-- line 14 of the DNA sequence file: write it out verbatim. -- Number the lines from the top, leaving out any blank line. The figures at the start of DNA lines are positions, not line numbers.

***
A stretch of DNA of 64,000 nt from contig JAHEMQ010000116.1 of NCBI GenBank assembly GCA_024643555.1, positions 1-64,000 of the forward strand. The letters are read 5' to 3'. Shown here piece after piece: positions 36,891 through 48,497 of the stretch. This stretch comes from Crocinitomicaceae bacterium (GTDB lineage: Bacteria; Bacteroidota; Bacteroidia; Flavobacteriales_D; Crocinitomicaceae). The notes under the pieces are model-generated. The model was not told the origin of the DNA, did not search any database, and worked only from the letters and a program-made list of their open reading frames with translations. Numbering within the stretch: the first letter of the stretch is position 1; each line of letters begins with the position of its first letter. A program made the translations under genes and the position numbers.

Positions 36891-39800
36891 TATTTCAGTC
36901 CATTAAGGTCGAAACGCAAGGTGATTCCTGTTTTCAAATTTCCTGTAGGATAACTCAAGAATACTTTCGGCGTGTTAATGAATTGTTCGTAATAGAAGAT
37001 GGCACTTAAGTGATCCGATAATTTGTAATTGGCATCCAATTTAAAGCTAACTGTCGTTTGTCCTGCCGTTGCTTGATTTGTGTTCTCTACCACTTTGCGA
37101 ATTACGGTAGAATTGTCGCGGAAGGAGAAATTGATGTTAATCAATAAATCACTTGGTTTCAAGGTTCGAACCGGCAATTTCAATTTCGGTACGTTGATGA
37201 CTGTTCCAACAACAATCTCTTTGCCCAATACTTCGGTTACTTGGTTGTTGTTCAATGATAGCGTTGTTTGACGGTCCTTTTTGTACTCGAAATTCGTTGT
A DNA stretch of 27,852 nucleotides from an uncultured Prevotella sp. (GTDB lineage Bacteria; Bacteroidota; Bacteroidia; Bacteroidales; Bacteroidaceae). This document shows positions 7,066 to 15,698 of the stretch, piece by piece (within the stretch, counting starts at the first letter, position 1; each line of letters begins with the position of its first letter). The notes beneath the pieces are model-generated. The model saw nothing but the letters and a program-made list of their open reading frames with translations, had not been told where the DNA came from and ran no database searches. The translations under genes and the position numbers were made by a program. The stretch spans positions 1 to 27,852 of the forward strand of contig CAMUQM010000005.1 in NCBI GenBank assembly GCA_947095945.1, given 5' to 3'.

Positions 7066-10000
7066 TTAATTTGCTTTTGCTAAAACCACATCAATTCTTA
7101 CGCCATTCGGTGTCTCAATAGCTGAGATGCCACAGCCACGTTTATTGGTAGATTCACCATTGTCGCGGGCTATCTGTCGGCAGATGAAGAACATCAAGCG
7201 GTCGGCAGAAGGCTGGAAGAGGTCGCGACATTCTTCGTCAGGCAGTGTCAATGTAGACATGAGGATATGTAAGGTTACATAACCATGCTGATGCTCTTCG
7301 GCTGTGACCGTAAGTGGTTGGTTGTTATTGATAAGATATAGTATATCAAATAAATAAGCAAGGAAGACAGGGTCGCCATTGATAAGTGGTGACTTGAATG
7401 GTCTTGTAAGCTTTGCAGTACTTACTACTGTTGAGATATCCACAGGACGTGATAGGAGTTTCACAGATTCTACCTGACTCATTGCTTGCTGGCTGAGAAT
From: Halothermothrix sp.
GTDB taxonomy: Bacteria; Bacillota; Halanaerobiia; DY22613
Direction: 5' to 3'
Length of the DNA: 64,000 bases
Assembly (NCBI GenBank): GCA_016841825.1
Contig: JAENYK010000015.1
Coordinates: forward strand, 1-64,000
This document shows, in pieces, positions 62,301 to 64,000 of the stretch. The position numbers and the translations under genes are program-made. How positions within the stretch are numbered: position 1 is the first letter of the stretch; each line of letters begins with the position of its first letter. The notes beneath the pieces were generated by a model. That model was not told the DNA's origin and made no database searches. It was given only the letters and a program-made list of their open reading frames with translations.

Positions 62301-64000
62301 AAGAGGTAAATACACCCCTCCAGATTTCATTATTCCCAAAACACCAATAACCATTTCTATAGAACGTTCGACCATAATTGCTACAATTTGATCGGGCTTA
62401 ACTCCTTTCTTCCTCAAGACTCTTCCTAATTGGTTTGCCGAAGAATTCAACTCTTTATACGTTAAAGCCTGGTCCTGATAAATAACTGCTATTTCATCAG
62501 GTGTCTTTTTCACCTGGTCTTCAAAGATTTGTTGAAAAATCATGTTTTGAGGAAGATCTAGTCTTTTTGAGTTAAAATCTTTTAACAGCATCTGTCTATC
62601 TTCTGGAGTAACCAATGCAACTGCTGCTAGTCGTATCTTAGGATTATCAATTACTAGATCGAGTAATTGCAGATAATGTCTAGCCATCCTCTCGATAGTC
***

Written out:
7401 GTCTTGTAAGCTTTGCAGTACTTACTACTGTTGAGATATCCACAGGACGTGATAGGAGTTTCACAGATTCTACCTGACTCATTGCTTGCTGGCTGAGAAT